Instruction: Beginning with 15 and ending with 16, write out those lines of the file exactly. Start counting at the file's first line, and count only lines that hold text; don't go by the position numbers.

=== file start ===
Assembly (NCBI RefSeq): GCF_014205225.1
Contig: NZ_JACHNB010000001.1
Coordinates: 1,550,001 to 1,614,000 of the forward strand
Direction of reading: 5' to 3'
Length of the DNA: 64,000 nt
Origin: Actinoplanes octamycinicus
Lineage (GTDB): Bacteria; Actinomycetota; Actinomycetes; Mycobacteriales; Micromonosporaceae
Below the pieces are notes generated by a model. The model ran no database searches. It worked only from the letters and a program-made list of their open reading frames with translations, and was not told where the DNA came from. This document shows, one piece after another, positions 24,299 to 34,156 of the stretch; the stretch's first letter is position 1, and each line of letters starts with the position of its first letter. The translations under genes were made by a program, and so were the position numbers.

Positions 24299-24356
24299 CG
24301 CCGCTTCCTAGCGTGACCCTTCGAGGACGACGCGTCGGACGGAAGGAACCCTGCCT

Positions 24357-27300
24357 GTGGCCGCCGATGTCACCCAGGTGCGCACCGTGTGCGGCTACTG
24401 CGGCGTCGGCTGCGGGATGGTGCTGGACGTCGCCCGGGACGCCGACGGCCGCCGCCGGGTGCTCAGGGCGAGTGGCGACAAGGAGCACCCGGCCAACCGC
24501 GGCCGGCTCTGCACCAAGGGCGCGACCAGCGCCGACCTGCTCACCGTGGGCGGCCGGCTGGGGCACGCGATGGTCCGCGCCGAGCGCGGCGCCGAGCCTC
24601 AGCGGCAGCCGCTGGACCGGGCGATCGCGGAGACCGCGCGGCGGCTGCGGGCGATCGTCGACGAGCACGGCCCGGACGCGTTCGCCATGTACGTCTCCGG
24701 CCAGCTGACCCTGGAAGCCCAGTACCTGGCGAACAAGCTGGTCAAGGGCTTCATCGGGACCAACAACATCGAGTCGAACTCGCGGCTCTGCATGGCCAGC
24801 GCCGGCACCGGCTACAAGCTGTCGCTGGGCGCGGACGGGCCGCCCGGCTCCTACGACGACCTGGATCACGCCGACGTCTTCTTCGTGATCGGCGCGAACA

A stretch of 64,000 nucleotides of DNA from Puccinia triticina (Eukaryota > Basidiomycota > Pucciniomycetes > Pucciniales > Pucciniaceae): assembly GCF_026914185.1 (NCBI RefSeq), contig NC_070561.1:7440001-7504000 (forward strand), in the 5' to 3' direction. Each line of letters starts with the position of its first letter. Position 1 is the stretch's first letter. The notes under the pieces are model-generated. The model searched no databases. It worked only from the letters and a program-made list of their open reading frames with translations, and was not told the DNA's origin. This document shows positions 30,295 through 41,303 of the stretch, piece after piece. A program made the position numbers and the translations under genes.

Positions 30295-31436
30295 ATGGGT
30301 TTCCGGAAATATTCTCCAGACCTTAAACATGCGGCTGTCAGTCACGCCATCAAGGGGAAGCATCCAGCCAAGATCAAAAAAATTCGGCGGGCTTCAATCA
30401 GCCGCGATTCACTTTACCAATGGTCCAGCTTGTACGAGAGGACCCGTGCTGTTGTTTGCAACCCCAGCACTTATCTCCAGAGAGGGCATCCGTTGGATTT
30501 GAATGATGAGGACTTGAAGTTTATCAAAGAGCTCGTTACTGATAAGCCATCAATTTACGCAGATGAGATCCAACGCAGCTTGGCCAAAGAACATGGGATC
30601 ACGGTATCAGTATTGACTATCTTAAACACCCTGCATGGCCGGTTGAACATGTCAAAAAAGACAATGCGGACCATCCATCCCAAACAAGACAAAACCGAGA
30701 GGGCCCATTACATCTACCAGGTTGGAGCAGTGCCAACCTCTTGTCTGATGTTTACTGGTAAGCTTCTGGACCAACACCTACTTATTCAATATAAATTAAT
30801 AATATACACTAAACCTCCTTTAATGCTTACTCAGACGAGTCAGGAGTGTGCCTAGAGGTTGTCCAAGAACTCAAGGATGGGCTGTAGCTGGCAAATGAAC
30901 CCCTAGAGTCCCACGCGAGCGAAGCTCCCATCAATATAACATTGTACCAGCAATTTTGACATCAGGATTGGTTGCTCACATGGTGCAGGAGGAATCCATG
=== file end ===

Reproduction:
24501 GGCCGGCTCTGCACCAAGGGCGCGACCAGCGCCGACCTGCTCACCGTGGGCGGCCGGCTGGGGCACGCGATGGTCCGCGCCGAGCGCGGCGCCGAGCCTC
24601 AGCGGCAGCCGCTGGACCGGGCGATCGCGGAGACCGCGCGGCGGCTGCGGGCGATCGTCGACGAGCACGGCCCGGACGCGTTCGCCATGTACGTCTCCGG